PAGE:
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Entries in Infant Death (2)

Wednesday
Apr172013

US Infant Mortality Rate Down 12 Percent Since 2005

Comstock/Thinkstock(NEW YORK) -- The infant mortality rate in the United States has dropped nearly 12 percent since 2005, according to a new study.

According to a press release from the Centers for Disease Control and Prevention, the infant mortality rate dropped from 6.87 deaths per 1,000 live births in 2005 to 6.05 deaths per 1,000 live births in 2011. While statistics from 2011 were not significantly lower than 2010's rate of 6.15 deaths per 1,000 live births, infant mortality has been on the decline for four consecutive years.

According to the CDC report, the rate among non-Hispanic black women decreased by 16 percent. The rate among non-Hispanic white women dropped by 12 percent, while the rate among Hispanic women dropped by 9 percent.

Historically, the infant mortality rate has been highest among non-Hispanic black women, making the 16-percent drop among that group even more significant.

The CDC report also found that four of the five most common causes of infant death were less common in 2011 than they were in 2005. The frequency of congenital malformations, short gestation, Sudden Infant Death Syndrome and material complications were between 6 percent and 20 percent lower than in 2005.

Copyright 2013 ABC News Radio

Thursday
May122011

Mothers Support Midwife Who Pleaded Guilty to Negligence During Delivery

Jupiterimages/Thinkstock (ALEXANDRIA, Va.) -- Karen Carr has won the thanks and praise of many moms by delivering more than 1,200 babies during her 25-year career as a midwife.

But last week Carr, 44, pleaded guilty to two felony charges in an infant death that she attended during a home delivery in Virginia last September. The state of Virginia argued that Carr was negligent during the home birth after the baby's head became entrapped for more than 20 minutes during the delivery. The baby died two days later.

Despite the charges and Carr's guilty plea, her fans still stand by her -- even raising money for her on a Facebook page created by In Service to Women, a group that supports midwifery and now hopes to help pay for Carr's legal fees.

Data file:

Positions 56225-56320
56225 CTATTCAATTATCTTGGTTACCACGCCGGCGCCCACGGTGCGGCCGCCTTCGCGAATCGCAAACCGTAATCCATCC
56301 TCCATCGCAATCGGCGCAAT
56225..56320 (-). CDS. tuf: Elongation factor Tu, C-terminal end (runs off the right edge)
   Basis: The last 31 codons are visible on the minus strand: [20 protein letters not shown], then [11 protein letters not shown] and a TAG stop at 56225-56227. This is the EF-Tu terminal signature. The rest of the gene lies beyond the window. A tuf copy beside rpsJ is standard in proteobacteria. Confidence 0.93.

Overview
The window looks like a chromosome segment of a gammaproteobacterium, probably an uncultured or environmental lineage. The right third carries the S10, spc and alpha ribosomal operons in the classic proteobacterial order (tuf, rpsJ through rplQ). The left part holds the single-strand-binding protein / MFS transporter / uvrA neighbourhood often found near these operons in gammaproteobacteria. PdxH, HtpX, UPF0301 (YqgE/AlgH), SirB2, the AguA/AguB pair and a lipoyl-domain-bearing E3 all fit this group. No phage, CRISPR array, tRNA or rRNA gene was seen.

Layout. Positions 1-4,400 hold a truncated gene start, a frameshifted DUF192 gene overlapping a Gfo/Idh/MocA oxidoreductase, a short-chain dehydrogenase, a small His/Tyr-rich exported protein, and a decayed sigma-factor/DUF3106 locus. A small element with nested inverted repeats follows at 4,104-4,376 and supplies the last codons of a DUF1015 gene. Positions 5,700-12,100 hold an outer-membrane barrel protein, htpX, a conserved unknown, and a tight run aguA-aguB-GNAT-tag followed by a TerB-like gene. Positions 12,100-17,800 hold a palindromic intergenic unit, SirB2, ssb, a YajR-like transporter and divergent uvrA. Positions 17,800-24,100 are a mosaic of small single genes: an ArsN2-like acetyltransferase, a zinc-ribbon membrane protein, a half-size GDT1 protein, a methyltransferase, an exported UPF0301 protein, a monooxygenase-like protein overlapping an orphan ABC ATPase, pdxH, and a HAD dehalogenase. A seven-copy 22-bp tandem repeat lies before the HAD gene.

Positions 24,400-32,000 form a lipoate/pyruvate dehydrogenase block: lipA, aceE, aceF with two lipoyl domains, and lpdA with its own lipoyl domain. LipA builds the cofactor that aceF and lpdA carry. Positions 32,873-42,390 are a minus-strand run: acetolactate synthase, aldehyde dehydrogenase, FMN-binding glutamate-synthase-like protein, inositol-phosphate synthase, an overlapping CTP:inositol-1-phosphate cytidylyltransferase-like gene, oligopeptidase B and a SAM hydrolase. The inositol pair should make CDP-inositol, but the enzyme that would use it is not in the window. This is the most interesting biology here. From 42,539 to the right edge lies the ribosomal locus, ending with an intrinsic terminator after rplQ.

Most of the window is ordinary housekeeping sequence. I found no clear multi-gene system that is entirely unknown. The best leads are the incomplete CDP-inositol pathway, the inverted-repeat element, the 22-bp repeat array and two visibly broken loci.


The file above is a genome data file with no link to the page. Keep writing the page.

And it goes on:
Carr faced several charges, including involuntary manslaughter, according to the Washington Post. By pleading guilty, Carr accepted that her negligence contributed to the baby's death that and she was not licensed to attend a delivery in Virginia, the state that brought the charges against her.

It was the state of Virginia, not the parents of the baby who died, that brought the charges against Carr. The parents filed a request for confidentiality throughout the trial.

John Zwerling, Carr's attorney, said the parents were well aware of the risks involved with a vaginal breech home birth, but the mother was "desperate not to have a c-section."

Carr is a licensed midwife in Maryland but not in Virginia, which technically made it illegal for her to deliver the baby there.

"The hospital brought it to our attention, and we filed charges, brought by the Commonwealth," said Krista Boucher, chief deputy commonwealth's attorney in Alexandria, Va. "We were delighted that she acknowledged that she was criminally negligent in open court."

During the pregnancy, the baby was in a breech position, and the parents hired Carr to attend the home delivery. In the breech position, babies enter the birth canal feet -- or buttocks -- first, not head-first.

The baby boy's head was stuck for nearly 20 minutes before it was pulled out. Carr performed CPR, but the baby was soon transferred to Inova Hospital in Alexandria and died two days later, according to court documents.

"Breech deliveries, in general, are done by Caesarean section for exactly the reason that happened in this case," said Dr. Jacques Moritz, director of gynecology at St. Luke's-Roosevelt Hospital in New York City. "The chance of head entrapment is small, but when it happens, it is devastating."

Moritz was quick to note that breech births can be difficult in hospitals, too, but "there are more things you can do in a hospital" to fix it.

"I'm as midwifery-friendly as they come, but a breech home delivery is just stupid," said Moritz, who was featured in the pro- midwifery documentary The Business of Being Born.

When head entrapment does occur, Dr. Manuel Porto, professor and chairman of obstetrics and gynecology at the University of California Irvine Medical Center, said there are a series of procedures available.

Patients interested in midwifery are informed of the benefits and risks before deciding on a home birth. Licensed midwives are trained in normal patterns of labor, Moray said, but if something becomes abnormal during the delivery, the midwife transfers care to physicians.

Had the mom in Carr's case been in a hospital, Moritz said, doctors probably would have performed a C-section to take out the baby, or, if the head was stuck while trying to deliver vaginally, special forceps could have been used to pull the baby. Midwives do not have such tools available to them.

When asked whether the outcome would have been different in a conventional hospital setting, Porto responded, "Yes, with little doubt."

Despite it all, Carr's backers still sing her praises. The Facebook page contains messages that express thanks and support from mothers who hired Carr as their midwife.

"Karen was such a blessing in my first pregnancy and birth that I went on to have 2 more homebirths," one woman wrote. "The peace and words and knowledge she shared with me -- I continue to share with other expectant mothers."

Copyright 2011 ABC News Radio 







ABC News Radio